Rascal Does Not Dream of His First Love

By Hajime Kamoshida and Keji Mizoguchi. Released in Japan as “Seishun Buta Yarou wa Hatsukoi Shoujo no Yume wo Minai” by Dengeki Bunko. Released in North America by Yen On. Translated by Andrew Cunningham.

One of the things I like best about this series, which sets it apart from many of its contemporaries, is its use of short, quick sentences. The book reads fast, with dense paragraphs kept to a bare minimum and most of its page count being dialogue or inner monologue of some sort. However, this does not mean that it sacrifices any emotional impact – in fact, in many ways it’s heightened. The start of this book was always going to be a killer, and the prose makes it even more so. The sheer despair that Sakuta is feeling, the grief and rage that Mai’s mother and Nodoka have as they blame him for her death and cry out as to why it happened, it’s absolutely visceral and raw. Even knowing that this is not going to be permanent, that Mai will not remain dead (a series does not kill off its main draw), this is still a painful read. It gets better. But at some cost.

When we last left our heroes, Mai had just been hit by a truck. Sadly, she is not reincarnated in a fantasy world, but is simply dead. This shatters Sakuta, and things are not helped by the fact that a superstar actress died in order to save the life of her ordinary boyfriend – most of Japanese media is out to get him. refusing to accept Mai’s death, he returns once more to the beachfront we’ve seen in most other books in this series, and finds the older Shouko there once more. She reminds him of what almost everyone has experienced so far – Adolescence Syndrome – and that this might actually be a future we don’t want to see, rather than the present. But can Sakuta return to his “present” even though he’s already there? Will anyone notice him? And even if he can stop Mai from getting killed, who’s to stop HIM from dying?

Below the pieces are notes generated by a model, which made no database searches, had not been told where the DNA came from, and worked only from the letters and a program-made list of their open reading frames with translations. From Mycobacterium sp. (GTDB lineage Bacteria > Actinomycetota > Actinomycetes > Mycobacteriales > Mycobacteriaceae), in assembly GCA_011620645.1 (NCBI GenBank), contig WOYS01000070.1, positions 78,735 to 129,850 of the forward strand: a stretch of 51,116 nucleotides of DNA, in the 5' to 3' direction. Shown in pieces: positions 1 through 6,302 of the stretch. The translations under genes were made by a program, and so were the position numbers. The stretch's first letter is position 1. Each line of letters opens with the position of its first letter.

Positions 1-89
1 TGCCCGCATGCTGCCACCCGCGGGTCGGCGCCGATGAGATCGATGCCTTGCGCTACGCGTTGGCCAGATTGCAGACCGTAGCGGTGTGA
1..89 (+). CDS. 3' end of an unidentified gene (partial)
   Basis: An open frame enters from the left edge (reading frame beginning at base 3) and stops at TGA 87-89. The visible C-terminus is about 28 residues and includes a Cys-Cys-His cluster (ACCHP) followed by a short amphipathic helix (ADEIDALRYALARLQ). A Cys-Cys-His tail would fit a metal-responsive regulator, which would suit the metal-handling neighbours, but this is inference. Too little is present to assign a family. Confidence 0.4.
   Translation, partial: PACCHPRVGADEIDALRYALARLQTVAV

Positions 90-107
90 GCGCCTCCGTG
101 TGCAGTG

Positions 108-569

I do wonder if there’s a fanfic out there showing what happened in that bad future if Sakuta couldn’t fix it, because the implication is there is no way the media would allow him to survive. Sakuta’s grief infuses over half of this volume, making it by far the least funny of the books to date, but that’s fine, you don’t want laughs here. When they come later, they’re as much a relief for Sakuta as they are for the reader. It’s also nice to see Mai reminding us that she is quite a sweet and loving partner, to the point where Sakuta has to actually find ways to upset her in order to have her be cool and menacing towards him (his professed fetish). And then there’s Shouko, whose life and death also rides on this book. The ending may be a bit sappy and unrealistic, but given the nature of the series, realism is not what I want. That said, it’s VERY abrupt – you’re waiting for another epilogue.

It’ll be interesting to see where we go from here, with the main backstory plotlines pretty much resolved. The next volume promises a return to Kaede’s attempts to go to school. Till then, please enjoy this cry of grief from the heart, and be thankful it all ended well.

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